Culinary Trend Mapping Report: Boomer Wellness
At 80 million strong, Baby Boomers account for 44% of affluent American households (those with annual incomes over $75k). As a result, Boomers possess a substantial amount of disposable income and purchasing power—a combination that makes them attractive to manufacturers and marketers across the consumer packaged goods landscape, especially in regards to premium priced products designed to promote health and wellness.
Culinary Trend Mapping Report: Boomer Wellness, a report co-published by Packaged Facts and CCD Innovation, spotlights nutritional and dietary patterns that feed Boomers’ decisions on dining and food purchases. Food industry professionals are wise to focus on the evolution of these wellness trends and to differentiate between needs of the three groups of Boomers: young Boomers (ages 49-54), middle Boomers (ages 55-61), and older Boomers (ages 61-67).
From juicing mixology to nutritional genomics, Culinary Trend Mapping Report: Boomer Wellness explores essential trends and developments to food consumption and purchasing, mapping applications along the product continuum. For many Boomers, it’s an expanding understanding of microbiomes and eating with a purpose of creating a more healthful personal bacterial ecology.
Many Boomers are concerned about developing and maintaining a holistic well-being, which in turn is fueling Boomers’ fairly sophisticated dietary needs. For some other Boomers, food behaviors are reflective of a robust discretionary spending capacity and a need to accommodate a busy lifestyle, reflected in increased restaurant usage and the use of technology to conveniently order food. Culinary Trend Mapping Report: Boomer Wellness presents these compelling food industry opportunities in terms of CCD Innovation’s proprietary five-stage Trend Mapping©:
Market Insights: A Selection From The Report
Baby Boomers want to be well fed when eating at home or dining out. And they have the discretionary income to achieve that goal. This demographic spends more on their weekly food budget than any other group, according to Packaged Facts. Boomers—most raised during the anti-authoritarian '60s and '70s—want choice, control and convenience too. And they want to be nourished in other ways, whether through travel and leisure, second careers, serious hobbies or passion projects.
This is, by and large, also a hedonistic group who seek fun, joy, indulgence and engaging experiences to enrich their lives. In short it's a generation that has the luxury of time, circumstances and income to pursue personal wellness with gusto. It's also a large and growing group, as noted elsewhere in this report, but it's worth repeating. Consider this—the 50+ segment will expand a whopping 34% between 2013 and 2030. It's a big market that's growing bigger fast. By 2050, there is expected to be some 161 million consumers 50 and older, a 63% increase over 2010.
A running thread through the boomer demographic in general, and this report in particular, is the increasing testing and application of start-up technology and internet innovations in the wellness and culinary space. We expect to see more developments in this fast, everchanging area. In increasing numbers, Boomers have proven they are open to embracing a 2.0 lifestyle where it meets their needs and dovetails with the key drivers that move this demographic. Those drivers include health & wellness, flavor adventure, individual customization (the so-called "Quantified Self ") and personal enjoyment. Boomers account for 40% of consumers paying for wireless service and purchasing Apple computers. Some are innovators or early adopters; once new technologies go mainstream, they are prolific users, whether it's internet surfing, social networking or online shopping. Paying attention to these drivers and considering them in product and service development is key to capturing a healthy share of baby boomer business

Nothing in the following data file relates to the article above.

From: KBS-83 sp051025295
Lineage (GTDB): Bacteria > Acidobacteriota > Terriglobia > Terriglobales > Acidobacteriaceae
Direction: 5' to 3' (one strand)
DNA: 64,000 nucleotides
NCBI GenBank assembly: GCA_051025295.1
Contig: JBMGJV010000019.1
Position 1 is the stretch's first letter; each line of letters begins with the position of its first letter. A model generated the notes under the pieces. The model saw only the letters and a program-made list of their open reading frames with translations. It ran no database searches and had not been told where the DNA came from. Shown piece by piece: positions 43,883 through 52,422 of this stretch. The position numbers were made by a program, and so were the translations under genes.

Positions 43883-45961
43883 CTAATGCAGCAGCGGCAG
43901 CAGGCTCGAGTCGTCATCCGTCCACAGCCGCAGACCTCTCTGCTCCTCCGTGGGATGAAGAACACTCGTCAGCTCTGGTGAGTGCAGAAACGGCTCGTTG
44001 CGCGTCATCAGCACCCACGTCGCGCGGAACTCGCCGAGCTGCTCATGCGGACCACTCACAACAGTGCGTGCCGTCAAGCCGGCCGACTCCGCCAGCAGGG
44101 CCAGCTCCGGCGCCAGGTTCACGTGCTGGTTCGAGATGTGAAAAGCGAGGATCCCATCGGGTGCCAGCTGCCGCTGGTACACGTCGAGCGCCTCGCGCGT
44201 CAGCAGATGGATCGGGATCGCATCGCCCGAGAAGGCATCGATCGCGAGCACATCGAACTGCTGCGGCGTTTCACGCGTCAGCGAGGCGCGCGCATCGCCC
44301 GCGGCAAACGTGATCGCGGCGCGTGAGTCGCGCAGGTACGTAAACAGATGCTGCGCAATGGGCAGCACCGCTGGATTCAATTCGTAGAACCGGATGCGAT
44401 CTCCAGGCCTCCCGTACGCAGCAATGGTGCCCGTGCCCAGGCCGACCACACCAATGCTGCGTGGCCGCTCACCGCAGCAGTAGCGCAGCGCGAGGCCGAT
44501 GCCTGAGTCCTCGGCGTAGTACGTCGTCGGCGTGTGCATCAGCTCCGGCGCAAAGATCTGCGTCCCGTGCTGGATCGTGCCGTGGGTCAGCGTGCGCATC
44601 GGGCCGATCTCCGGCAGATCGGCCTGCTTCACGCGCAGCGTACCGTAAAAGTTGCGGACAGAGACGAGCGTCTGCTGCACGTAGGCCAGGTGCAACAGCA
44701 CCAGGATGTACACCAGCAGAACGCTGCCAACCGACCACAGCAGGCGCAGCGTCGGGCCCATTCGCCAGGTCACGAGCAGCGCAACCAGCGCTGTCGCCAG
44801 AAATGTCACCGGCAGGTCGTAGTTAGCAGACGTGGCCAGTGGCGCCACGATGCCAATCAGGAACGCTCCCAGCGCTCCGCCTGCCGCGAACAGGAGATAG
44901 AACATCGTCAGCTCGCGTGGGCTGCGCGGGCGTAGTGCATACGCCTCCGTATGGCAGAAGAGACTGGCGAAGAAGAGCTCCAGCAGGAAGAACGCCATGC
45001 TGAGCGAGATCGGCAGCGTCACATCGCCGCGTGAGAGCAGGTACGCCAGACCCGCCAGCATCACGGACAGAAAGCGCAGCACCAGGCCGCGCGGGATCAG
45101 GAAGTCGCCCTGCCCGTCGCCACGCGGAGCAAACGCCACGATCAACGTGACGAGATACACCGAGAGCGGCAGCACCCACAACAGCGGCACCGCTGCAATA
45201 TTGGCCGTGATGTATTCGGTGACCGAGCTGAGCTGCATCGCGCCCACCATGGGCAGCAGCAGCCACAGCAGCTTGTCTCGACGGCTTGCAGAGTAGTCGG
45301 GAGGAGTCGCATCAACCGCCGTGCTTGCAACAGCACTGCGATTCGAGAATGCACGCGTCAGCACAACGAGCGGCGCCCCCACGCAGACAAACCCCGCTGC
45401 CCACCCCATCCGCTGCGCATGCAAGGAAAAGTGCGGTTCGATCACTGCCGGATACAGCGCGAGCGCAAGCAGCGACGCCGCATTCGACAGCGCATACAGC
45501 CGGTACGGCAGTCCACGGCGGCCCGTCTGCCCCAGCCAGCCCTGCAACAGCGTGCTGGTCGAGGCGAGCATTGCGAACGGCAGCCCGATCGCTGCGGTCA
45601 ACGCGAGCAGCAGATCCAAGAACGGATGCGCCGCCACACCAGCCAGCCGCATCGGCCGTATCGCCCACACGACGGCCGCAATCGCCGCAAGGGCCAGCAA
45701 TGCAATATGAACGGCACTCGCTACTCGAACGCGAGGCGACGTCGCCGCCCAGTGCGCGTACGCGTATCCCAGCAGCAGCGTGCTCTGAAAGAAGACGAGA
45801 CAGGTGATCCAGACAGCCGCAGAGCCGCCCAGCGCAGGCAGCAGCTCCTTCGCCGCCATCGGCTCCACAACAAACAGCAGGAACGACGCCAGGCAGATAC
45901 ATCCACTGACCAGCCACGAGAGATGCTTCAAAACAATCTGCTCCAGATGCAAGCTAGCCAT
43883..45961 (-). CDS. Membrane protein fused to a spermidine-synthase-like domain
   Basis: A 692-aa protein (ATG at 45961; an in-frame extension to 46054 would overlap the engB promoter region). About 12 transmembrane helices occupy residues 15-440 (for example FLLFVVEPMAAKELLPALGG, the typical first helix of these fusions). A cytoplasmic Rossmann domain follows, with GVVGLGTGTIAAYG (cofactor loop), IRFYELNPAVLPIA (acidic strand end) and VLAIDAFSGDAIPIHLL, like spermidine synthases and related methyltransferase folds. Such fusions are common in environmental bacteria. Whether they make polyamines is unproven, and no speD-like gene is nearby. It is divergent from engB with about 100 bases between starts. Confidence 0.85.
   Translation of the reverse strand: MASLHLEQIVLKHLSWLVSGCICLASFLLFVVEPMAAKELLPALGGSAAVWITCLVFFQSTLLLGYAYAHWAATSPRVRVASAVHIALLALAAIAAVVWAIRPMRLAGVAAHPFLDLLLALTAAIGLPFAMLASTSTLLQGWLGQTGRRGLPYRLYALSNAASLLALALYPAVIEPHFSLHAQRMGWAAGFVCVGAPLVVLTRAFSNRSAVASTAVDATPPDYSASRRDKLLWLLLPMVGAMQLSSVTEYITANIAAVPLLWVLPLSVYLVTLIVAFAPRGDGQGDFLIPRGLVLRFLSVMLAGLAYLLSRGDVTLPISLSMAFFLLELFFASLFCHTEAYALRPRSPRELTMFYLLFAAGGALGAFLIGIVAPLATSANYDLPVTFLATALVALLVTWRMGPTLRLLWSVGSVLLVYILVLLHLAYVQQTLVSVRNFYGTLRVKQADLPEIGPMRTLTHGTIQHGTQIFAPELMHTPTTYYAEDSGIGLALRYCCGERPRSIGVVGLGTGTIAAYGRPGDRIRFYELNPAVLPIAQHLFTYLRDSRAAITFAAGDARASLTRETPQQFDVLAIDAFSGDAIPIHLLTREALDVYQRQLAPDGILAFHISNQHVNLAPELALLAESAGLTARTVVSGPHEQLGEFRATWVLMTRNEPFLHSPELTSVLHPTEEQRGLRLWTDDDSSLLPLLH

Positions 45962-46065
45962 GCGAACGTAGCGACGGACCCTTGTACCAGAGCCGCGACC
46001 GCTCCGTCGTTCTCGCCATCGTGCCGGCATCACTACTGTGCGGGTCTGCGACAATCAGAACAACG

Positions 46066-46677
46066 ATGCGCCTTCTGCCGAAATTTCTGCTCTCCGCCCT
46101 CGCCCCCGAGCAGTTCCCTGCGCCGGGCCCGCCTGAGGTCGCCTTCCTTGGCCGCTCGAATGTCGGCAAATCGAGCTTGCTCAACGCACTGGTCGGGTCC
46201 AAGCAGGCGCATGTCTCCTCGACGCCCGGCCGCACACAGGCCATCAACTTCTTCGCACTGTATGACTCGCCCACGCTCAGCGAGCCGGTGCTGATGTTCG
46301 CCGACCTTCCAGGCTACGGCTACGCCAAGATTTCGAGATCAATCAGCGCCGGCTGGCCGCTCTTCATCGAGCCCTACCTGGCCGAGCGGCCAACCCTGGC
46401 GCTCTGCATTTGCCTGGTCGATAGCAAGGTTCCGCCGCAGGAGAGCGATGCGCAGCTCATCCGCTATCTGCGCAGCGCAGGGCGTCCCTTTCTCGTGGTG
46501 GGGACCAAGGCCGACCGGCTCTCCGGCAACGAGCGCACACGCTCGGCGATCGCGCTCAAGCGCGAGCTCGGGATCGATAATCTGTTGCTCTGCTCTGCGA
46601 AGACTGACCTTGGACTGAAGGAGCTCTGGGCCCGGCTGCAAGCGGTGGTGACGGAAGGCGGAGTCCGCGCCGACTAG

Sophisticated Boomers Seek Out Wellness, Self-Quantification as Spending Power, Food Experiences Evolve and Multiply
With Baby Boomers numbering about 80 million and these consumers accounting for 44% of all households with annual incomes over $75,000, the segment is fast-becoming a focal point for the food industry. Central to the success of understanding this consumer demographic is Boomer Wellness--a pivotal reference point for food industry stakeholders, according to Culinary Trend Mapping Report: Boomer Wellness, by leading market research publisher Packaged Facts and CCD Innovation.
Fueling dietary needs that are fairly sophisticated, many Boomers are concerned about developing and maintaining a holistic well being. For others, food behaviors are reflective of a robust discretionary spending capacity and a need to accommodate a busy lifestyle, like increased restaurant usage and using technology conveniences to order food.
"Boomers grew up during an era when eating out became a form of entertainment, not just a special occasion affair," says Kimberly Egan, CEO of CCD Innovation. "They've also become accustomed to convenience food in all its forms and expect variety and choice at food retailers, specialty groceries and supermarkets." Egan says understanding nutrition, aging and convenience is part of the multi-faceted spectrum of the Boomer market and harnessing this understanding is opportunistic for food businesses. Included in the report is the sequencing of the decision-making cycle and consumer behaviors through CCD Innovation-s proprietary Trend Mapping:
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